• My dear brothers and sisters, Sister Christensen and I are honored to share this special day with you. We love being back on campus at BYU and appreciate the gracious way we have been received today by Elder Kim B. Clark and President Kevin J Worthen and their wives. As we arrived early and walked across campus, we could feel the excitement in the air. We pray that this day—graduation day—will become a beloved milestone in your lives that you will look back on with a deep sense of accomplishment for many years to come. On an occasion similar to this one, Elder M. Russell Ballard note
  • As is always the case at the beginning of a new year, I greet you with great pleasure, optimism, and gratitude for our current circumstances and what lies ahead in this winter semester and beyond. Thanks for being with us and for contributing to all that makes Brigham Young University the special and remarkable institution it is. I hope and expect you share my gratitude for these opportunities and also my positive feelings about what we may learn and experience in these first months of 2011. Last October, during our annual Parents Weekend here on campus, I had the uplifting experienc
  • One of my colleagues recently boasted that he had won his struggle with money and no longer had any desire to be rich. But when I asked him if that meant that he had all the money he wanted, he replied: “Of course not! I’d love to have more money; lots more!” We would all like to have more money. Indeed, our desire for it is so strong that frequently it is the determining factor in some of our most important decisions, including where to go to school, what to study, what career path to follow, where to work and live, and whom to befriend—and sometimes even whom to marry. In the extre
  • A few years ago on an assignment to Tonga, I was asked to speak to the student body at the Liahona School. As we gathered on the stand, I gazed out over 900 beautiful students seated before me in the school’s cultural hall. After the opening exercises and a special musical number, the entire student body entered into a scripture chase. Scriptural questions were introduced, and all the students who could immediately find the answer in the scriptures would turn to it and then stand up signifying their success in locating the correct scripture. After each question, a number were eliminated. Fi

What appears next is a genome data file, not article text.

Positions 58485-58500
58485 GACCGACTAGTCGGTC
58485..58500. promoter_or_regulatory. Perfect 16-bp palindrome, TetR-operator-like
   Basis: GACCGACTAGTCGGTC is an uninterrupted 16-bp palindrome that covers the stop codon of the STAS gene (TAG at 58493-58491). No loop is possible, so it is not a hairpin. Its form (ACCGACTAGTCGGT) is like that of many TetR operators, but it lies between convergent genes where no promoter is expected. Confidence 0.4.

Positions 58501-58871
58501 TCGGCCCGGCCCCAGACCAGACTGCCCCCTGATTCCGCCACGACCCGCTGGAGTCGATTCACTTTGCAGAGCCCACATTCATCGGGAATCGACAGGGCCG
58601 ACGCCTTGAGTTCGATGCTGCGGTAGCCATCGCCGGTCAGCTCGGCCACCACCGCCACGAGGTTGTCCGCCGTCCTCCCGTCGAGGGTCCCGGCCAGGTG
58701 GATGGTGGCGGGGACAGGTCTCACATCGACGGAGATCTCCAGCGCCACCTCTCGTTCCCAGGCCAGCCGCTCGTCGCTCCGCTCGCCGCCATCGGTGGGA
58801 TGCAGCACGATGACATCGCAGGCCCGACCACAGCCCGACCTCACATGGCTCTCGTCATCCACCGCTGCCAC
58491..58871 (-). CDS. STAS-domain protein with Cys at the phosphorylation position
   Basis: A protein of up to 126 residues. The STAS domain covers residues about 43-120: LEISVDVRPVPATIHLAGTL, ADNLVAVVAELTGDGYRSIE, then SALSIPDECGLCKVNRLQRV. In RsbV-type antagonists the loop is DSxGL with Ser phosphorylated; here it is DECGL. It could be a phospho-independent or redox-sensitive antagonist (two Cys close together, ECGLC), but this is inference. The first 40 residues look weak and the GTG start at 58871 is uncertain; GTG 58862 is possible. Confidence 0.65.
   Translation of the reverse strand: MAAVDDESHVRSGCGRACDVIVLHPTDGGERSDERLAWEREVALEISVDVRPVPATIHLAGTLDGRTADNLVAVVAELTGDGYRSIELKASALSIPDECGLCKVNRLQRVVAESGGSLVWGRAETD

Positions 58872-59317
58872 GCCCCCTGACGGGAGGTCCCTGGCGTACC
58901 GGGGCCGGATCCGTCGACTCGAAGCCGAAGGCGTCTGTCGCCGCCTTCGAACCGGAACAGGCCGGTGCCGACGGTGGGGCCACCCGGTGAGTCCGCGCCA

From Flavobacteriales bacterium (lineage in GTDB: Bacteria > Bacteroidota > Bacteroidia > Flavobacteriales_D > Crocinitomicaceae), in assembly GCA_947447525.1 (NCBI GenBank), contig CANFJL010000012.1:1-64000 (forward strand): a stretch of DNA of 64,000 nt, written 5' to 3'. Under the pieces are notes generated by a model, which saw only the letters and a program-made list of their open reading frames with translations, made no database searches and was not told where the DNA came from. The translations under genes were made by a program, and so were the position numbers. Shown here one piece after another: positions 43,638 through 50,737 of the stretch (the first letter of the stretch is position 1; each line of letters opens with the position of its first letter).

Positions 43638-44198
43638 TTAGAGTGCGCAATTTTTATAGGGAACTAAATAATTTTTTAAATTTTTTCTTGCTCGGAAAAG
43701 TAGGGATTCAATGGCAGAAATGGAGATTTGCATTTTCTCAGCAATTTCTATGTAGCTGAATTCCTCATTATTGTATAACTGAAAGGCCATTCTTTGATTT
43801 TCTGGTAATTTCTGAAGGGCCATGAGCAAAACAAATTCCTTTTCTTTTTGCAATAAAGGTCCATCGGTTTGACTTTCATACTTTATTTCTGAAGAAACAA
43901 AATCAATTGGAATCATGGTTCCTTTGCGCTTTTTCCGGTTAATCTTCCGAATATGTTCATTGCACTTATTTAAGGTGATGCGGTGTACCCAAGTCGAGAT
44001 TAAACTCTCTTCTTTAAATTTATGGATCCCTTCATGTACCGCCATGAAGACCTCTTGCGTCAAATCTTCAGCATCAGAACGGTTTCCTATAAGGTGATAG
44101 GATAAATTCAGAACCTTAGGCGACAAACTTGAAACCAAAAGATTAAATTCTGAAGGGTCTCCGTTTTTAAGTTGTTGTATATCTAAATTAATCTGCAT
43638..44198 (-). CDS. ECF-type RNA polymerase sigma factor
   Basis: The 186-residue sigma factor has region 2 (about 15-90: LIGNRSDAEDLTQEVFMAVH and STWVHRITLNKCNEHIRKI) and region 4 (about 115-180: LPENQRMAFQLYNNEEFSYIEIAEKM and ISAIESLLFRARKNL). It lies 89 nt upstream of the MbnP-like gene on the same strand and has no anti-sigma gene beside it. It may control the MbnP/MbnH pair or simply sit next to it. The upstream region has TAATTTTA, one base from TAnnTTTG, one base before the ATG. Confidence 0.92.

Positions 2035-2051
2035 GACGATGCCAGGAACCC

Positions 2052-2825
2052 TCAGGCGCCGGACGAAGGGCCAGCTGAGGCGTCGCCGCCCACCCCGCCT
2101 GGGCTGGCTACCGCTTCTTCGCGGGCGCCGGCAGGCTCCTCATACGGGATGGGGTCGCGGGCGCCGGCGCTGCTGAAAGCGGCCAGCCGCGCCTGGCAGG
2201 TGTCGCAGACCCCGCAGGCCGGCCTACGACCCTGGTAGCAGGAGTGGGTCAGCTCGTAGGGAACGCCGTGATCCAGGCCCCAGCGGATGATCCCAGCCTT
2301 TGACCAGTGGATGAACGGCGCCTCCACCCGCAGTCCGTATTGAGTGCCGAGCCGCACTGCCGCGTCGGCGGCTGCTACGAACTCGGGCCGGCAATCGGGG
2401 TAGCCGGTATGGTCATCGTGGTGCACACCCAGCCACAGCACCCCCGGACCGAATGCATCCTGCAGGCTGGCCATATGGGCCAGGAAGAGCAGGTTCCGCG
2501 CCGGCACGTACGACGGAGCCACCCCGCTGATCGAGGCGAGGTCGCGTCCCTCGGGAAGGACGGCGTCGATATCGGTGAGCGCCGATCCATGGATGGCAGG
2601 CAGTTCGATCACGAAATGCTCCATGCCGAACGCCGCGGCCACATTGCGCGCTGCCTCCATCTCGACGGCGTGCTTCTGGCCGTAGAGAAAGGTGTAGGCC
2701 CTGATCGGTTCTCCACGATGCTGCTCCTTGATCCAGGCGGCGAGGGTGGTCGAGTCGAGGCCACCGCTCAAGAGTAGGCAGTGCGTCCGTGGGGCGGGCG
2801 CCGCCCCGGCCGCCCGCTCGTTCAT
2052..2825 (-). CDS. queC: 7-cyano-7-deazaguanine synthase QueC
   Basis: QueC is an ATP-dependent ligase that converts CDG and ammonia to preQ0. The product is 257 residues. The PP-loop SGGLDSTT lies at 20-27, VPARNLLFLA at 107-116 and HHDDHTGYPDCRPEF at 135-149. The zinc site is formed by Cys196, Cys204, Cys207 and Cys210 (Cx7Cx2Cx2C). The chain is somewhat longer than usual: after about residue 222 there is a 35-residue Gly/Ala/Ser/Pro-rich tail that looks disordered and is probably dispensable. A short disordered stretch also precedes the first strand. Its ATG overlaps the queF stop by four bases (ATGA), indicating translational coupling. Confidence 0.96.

• F. Burton Howard
    Throughout our years at the university, and for a considerable time thereafter, my wife and I lived in a congested area near downtown Salt Lake City. After graduating from law school, I was fortunate in obtaining a job at the state capitol. Church callings and the proximity of our home to my office caused us to be in no hurry to leave our small apartment, even had our financial situation allowed us to. One of the economies which my wife allowed me to practice was walking to work. The distance was not too great and the Capitol Hill climb kept me fit. One brilliant, warm day, I had com
  • We, as the apostles did long ago, must ask the Lord, “Whither shall we go?” He will guide us in on the path that leads back to our Heavenly Father. Speech highlights: “Spirituality is the highest acquisition of the soul; the supreme, crowning gift that makes man king of all created things. It is consciousness of victory over self, and of communion with the infinite. It is best expressed in doing, not in dreaming. Every noble impulse, every unselfish expression of love, every brave suffering for the right, every surrender of self to something higher than self…that is
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